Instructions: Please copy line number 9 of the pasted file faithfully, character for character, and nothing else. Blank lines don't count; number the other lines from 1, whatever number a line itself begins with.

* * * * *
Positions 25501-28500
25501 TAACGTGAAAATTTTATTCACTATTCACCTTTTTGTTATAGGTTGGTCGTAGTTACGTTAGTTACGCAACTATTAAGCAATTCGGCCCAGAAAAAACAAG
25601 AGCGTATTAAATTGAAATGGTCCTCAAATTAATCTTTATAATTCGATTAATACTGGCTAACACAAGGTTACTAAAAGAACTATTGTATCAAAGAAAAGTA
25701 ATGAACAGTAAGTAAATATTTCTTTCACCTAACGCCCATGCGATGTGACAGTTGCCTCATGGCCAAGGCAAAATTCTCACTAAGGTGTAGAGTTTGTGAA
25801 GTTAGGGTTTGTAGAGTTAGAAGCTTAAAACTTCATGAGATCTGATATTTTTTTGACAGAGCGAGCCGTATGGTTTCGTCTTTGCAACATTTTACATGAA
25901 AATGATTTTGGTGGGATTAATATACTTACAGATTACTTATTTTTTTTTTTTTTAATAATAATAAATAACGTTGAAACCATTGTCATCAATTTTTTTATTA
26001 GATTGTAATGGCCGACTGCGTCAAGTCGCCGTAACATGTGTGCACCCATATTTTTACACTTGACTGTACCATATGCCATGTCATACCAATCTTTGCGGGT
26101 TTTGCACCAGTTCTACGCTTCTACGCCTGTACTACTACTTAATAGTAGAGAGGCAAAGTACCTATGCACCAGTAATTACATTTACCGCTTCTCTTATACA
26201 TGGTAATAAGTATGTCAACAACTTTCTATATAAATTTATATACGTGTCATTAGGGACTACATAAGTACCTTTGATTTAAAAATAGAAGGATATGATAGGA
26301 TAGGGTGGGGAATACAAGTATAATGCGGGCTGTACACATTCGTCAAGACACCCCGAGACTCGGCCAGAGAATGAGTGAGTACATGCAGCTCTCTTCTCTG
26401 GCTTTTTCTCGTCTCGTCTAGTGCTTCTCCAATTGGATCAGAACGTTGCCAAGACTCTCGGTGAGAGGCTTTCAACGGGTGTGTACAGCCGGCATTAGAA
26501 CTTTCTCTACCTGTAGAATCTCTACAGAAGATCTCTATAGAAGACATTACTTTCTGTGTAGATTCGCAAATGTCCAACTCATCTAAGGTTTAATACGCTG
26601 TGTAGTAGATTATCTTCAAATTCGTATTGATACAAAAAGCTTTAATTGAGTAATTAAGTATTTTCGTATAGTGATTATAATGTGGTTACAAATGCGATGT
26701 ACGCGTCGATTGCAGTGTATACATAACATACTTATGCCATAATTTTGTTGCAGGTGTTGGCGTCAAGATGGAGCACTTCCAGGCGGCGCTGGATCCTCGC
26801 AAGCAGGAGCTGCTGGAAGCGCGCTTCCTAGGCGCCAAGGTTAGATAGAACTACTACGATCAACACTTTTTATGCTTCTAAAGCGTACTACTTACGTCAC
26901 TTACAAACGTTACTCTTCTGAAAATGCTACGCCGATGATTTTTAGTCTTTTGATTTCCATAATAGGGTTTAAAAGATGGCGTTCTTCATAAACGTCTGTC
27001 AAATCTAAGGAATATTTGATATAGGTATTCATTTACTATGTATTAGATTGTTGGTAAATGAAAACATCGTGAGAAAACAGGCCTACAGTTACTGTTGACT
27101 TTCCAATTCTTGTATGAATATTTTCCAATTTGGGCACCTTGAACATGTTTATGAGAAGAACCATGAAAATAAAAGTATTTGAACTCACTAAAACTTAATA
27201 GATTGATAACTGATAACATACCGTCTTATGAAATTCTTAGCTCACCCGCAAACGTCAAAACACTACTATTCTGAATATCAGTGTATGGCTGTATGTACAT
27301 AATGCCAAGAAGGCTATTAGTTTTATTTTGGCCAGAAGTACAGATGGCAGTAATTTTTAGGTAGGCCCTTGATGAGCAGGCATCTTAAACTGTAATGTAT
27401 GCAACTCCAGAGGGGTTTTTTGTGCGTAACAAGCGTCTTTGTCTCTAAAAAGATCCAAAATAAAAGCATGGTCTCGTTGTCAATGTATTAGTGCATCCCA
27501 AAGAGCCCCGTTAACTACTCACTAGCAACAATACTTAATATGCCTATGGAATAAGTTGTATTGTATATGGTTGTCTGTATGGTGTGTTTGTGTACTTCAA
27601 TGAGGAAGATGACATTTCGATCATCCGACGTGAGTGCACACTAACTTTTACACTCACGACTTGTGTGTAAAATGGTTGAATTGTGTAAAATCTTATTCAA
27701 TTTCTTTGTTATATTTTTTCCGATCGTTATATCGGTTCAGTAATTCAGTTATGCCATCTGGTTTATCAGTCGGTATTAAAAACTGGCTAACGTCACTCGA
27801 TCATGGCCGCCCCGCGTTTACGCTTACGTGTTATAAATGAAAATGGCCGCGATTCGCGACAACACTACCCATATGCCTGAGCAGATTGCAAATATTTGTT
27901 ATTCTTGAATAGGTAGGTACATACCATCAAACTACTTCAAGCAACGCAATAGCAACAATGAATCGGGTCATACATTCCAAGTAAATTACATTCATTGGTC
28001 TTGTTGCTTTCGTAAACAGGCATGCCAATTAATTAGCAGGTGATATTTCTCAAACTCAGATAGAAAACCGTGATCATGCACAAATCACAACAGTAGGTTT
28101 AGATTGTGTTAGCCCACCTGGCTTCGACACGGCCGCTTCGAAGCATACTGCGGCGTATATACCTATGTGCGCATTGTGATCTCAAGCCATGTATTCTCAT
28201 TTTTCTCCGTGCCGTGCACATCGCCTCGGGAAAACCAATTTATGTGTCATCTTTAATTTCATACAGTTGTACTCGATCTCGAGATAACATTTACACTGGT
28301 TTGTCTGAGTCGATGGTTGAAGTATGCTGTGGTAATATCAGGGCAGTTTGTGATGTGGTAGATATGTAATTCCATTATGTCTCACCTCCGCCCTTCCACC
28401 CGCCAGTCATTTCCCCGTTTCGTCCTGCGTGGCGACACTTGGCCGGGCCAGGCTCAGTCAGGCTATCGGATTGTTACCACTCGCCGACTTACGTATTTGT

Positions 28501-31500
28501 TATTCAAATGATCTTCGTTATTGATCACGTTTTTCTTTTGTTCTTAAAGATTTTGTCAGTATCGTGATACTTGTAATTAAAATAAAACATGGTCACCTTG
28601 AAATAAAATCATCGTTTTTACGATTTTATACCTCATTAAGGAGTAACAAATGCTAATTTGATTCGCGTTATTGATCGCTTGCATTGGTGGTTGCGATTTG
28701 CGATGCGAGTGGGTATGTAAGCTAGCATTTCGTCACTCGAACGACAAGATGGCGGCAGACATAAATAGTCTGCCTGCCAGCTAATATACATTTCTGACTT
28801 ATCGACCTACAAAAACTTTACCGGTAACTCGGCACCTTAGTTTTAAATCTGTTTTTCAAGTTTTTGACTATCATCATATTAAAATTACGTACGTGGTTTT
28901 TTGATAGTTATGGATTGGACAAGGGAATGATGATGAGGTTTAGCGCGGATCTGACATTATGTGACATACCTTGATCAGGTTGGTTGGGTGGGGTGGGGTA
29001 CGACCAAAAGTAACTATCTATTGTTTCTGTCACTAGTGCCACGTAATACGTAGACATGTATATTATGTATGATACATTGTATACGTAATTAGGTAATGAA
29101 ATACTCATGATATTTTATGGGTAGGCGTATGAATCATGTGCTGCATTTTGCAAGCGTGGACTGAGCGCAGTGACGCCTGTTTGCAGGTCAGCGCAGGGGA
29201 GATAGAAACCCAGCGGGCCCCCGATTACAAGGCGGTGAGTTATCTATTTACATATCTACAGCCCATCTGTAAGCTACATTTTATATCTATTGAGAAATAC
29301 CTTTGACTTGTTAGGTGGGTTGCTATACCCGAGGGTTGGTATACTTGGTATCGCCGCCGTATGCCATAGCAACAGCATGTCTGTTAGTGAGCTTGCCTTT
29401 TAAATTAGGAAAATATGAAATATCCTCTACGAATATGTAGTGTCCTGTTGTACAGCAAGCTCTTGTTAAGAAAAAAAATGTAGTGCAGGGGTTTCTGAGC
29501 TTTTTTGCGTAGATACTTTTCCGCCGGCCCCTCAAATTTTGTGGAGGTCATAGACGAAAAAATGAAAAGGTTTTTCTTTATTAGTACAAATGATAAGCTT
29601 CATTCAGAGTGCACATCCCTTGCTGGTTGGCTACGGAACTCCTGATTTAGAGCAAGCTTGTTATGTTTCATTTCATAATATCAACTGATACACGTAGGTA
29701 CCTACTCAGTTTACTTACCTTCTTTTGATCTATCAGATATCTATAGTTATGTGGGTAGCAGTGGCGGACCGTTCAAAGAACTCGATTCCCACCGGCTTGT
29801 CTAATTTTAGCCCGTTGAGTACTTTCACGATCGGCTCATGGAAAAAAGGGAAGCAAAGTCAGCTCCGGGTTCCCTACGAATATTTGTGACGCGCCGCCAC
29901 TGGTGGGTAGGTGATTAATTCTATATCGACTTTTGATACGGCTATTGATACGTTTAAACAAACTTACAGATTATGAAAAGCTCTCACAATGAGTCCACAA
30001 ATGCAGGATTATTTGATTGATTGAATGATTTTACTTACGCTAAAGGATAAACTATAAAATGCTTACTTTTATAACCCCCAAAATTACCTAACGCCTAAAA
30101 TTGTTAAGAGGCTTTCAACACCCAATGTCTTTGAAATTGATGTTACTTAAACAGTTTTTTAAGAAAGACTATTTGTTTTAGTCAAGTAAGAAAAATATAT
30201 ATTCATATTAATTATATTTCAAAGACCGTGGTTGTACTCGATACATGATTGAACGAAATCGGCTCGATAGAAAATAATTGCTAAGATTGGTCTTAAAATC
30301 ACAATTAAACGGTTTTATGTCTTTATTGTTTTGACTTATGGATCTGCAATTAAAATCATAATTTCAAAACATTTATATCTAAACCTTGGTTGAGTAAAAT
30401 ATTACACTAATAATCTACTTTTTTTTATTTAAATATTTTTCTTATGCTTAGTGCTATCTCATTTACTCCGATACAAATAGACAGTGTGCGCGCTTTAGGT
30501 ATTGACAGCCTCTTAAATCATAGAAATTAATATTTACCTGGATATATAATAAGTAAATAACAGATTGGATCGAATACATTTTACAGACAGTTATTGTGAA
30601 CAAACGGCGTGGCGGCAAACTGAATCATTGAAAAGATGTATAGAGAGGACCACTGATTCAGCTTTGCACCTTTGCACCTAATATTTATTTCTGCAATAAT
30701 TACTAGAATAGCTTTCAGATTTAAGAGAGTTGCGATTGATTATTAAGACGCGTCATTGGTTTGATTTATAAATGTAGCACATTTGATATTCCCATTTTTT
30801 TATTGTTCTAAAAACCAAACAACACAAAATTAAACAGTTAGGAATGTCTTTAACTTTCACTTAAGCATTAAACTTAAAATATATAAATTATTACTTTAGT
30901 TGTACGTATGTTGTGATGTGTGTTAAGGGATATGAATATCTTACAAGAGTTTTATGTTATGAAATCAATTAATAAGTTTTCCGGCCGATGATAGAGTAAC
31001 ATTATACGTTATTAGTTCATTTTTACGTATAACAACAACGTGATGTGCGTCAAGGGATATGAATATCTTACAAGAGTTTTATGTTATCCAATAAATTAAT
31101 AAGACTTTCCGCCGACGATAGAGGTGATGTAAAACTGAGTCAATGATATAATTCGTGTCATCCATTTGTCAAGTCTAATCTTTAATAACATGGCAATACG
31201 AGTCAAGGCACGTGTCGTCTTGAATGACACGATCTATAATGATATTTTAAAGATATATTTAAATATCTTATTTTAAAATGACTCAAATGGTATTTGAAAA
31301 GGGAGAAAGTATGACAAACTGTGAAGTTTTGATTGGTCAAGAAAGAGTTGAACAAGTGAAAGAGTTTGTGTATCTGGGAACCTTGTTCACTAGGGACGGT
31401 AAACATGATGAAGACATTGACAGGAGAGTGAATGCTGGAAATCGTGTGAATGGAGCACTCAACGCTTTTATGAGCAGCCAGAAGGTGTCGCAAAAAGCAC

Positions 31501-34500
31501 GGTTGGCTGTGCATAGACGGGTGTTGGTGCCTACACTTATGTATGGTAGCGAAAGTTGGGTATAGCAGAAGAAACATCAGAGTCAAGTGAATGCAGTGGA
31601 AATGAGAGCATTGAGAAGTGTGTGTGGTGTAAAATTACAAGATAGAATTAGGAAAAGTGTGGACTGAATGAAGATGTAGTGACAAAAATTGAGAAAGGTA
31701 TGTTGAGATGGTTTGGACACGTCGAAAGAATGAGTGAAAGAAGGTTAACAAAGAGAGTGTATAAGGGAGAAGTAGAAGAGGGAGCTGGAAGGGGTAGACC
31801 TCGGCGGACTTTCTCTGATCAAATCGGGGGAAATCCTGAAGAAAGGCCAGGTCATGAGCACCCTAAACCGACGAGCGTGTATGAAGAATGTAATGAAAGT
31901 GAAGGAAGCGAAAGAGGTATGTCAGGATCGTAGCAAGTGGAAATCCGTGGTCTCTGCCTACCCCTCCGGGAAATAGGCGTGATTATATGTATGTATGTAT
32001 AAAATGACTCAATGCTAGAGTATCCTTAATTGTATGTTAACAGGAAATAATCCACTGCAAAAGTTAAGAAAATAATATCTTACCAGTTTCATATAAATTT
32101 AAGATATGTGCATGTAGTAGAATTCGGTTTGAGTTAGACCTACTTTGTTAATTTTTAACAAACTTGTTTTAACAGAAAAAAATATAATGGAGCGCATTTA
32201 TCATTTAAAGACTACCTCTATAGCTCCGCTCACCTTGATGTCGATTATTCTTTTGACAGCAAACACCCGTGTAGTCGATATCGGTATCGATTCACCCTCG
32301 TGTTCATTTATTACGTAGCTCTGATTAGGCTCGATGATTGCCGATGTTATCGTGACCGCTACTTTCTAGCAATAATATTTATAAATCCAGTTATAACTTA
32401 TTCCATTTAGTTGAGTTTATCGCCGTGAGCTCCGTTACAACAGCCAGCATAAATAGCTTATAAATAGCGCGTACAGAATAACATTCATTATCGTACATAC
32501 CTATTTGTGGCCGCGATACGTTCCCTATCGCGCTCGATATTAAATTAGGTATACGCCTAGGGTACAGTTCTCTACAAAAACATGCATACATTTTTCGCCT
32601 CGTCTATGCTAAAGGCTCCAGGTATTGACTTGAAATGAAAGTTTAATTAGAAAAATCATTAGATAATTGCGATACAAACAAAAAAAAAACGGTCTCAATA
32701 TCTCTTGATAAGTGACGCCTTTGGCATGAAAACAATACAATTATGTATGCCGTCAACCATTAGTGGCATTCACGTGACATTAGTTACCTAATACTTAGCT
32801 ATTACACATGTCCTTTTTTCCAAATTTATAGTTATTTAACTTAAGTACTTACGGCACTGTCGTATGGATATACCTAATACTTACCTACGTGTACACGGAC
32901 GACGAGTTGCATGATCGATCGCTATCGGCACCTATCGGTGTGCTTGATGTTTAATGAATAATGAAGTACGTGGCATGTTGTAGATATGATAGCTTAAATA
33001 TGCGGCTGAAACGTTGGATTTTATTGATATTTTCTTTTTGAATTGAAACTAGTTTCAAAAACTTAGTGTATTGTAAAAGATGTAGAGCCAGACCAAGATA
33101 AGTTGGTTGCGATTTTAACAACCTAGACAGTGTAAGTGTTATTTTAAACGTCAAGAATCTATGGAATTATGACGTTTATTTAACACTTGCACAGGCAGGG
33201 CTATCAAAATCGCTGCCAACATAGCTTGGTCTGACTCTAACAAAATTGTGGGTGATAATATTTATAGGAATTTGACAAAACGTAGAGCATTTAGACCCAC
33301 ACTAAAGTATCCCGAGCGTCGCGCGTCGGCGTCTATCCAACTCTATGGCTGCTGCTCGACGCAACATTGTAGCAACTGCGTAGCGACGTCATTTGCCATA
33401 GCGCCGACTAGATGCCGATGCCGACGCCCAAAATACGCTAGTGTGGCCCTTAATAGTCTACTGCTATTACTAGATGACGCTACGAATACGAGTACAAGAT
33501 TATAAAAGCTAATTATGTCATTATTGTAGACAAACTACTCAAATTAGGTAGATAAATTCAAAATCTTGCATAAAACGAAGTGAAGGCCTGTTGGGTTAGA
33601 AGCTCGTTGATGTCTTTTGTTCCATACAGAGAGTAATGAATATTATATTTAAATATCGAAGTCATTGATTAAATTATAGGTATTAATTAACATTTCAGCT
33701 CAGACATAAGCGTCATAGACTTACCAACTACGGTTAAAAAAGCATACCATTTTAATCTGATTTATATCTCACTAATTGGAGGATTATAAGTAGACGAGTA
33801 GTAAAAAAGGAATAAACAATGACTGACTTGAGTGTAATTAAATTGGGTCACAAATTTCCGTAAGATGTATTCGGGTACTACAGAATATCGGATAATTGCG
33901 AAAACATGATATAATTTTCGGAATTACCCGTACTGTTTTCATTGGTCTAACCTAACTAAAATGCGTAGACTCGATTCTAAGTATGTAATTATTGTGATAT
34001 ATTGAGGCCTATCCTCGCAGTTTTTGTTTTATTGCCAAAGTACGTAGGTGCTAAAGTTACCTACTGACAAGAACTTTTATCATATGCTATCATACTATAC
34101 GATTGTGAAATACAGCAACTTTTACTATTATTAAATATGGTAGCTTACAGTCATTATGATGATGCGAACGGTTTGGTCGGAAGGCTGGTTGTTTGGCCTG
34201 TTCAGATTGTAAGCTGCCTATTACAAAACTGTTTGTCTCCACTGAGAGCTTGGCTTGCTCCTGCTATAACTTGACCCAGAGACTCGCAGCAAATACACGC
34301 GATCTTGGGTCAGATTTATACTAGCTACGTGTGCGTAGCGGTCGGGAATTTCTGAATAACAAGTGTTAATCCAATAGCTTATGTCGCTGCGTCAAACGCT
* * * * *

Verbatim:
26201 TGGTAATAAGTATGTCAACAACTTTCTATATAAATTTATATACGTGTCATTAGGGACTACATAAGTACCTTTGATTTAAAAATAGAAGGATATGATAGGA